On 14th March, the AstraZeneca vaccine of COVID-19 was discontinued by the order of Dutch health officials, after reporting “possible side effects” in Denmark and Norway.
Although the ban is issued only for two weeks, the health ministry wants to be careful in such crucial times.
The Health Ministry also released a statement,
“Based on new information, the Dutch Medicines Authority has advised, as a precautionary measure and pending further investigation, to suspend the administration of the AstraZeneca vaccine.”
Suspicion for Vaccine
Health Minister Hugo de Jonge assured the population that the officials are investigating the complaints and finding the answer to whether these are complaints after or because of the vaccination. Currently, this halt is issued as a precautionary measure to avoid further health concerns amid the global health emergency.
Due to the concerns about blood clots, for now, the countries including Norway and Denmark have already suspended their rollouts of the AstraZeneca vaccine.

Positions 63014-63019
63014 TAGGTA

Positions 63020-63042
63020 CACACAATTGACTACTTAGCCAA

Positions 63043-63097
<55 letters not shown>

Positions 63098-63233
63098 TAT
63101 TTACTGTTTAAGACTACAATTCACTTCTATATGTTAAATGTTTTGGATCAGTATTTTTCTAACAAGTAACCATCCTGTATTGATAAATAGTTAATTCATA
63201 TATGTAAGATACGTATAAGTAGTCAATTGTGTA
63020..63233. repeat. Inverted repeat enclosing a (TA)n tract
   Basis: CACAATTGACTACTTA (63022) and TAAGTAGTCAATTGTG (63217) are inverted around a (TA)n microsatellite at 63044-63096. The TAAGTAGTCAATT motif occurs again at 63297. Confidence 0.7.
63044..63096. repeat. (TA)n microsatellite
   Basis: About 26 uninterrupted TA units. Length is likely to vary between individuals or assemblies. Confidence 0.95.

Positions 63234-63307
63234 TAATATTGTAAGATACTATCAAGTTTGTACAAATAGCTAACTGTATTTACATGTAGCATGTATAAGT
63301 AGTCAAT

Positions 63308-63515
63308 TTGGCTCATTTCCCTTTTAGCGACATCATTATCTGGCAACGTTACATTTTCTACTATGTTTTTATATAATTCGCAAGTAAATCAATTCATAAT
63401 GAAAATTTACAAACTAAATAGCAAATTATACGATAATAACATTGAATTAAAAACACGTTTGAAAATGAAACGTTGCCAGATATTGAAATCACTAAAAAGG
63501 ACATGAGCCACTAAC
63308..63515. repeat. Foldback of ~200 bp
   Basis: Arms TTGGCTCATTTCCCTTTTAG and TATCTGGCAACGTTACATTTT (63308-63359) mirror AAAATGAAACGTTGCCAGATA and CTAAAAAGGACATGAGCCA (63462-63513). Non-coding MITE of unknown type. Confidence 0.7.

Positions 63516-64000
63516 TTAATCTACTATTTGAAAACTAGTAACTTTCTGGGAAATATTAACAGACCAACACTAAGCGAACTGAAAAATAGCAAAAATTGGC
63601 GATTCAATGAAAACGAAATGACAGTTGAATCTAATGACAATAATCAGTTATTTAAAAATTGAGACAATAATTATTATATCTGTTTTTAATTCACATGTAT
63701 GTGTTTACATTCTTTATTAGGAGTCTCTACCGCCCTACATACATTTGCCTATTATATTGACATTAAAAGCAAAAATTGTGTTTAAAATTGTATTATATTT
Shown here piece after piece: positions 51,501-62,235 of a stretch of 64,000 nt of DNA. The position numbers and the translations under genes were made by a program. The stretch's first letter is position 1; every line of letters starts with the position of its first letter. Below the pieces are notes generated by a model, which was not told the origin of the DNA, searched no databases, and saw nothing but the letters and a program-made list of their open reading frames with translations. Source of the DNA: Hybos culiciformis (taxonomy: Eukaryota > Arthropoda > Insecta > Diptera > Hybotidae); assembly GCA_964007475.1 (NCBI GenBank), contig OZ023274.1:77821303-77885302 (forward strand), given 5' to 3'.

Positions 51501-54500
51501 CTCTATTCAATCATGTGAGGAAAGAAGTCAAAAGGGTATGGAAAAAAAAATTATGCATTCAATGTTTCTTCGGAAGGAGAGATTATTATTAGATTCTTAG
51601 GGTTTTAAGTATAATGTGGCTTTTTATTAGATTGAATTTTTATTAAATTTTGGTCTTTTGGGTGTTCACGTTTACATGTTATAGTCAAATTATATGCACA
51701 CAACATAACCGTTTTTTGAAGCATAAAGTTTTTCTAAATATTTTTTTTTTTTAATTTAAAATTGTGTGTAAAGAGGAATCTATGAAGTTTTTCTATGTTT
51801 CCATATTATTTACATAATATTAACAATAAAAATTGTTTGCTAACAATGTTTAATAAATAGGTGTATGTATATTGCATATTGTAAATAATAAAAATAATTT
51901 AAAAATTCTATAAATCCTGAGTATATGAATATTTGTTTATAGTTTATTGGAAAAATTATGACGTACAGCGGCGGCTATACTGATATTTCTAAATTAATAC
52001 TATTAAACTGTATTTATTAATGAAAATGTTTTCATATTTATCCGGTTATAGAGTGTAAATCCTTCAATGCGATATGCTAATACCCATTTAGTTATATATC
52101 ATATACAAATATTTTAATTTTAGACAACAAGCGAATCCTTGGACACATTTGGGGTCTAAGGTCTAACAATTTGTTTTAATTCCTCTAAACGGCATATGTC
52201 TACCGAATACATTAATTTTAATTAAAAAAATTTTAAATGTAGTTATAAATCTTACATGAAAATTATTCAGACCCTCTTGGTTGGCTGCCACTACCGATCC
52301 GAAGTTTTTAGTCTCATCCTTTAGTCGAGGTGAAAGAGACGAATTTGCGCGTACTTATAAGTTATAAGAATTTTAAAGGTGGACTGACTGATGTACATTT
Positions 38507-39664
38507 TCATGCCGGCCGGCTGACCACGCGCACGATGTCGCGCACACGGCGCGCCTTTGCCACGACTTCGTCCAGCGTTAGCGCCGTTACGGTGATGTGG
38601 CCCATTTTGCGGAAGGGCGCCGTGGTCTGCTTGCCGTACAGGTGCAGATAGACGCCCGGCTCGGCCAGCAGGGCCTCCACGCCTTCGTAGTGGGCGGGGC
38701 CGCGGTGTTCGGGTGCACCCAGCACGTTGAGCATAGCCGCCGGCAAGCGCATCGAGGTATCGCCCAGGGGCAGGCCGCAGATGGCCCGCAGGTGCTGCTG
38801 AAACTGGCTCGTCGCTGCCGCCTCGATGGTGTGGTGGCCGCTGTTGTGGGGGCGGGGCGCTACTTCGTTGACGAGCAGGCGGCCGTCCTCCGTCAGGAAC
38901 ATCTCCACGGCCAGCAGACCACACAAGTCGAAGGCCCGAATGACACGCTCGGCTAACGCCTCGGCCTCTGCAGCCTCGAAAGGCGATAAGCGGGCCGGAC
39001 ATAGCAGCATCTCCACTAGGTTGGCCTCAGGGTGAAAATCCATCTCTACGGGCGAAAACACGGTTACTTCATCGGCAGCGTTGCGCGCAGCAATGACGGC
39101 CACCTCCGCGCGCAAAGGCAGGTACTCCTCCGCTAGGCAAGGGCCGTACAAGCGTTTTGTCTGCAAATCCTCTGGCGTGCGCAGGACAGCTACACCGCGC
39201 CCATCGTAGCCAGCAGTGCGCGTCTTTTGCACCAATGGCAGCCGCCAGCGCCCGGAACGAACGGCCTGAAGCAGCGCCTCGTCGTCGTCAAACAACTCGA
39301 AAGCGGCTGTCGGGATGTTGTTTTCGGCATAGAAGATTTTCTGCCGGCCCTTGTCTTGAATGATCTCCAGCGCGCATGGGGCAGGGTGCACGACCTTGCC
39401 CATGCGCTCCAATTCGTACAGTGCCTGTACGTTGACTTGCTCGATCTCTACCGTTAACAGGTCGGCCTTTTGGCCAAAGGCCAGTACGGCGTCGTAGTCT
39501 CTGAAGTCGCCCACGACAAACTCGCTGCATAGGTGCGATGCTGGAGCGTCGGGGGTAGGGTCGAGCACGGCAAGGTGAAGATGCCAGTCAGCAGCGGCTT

The Netherlands has not reported any similar cases, but the people are advised to contact their doctor if they develop any unexpected and/or unknown symptoms after three days.
Safe or Not Safe
Looking at the suspicions rising for the vaccine, AstraZeneca conducted a review for the people vaccinated with its COVID-19 vaccine and concluded that there is no evidence of an increase in the risk of blood clots. This review covered more than 17 million people vaccinated in the Europe and U.K. The released statement said,
“A careful review of all available safety data of more than 17 million people vaccinated in the European Union and the U.K. with COVID-19 Vaccine AstraZeneca has shown no evidence of an increased risk of pulmonary embolism, deep vein thrombosis or thrombocytopenia, in any defined age group, gender, batch or in any particular country.”
The WHO also released a report saying that there is no reason not to use the vaccine developed by Swedish-British laboratory AstraZeneca and Oxford University. Also, many countries including Germany, France, Canada, Nigeria, Poland, and the United Kingdom have continued the use of the vaccine, directing towards lack of evidence to back the link to blood clots.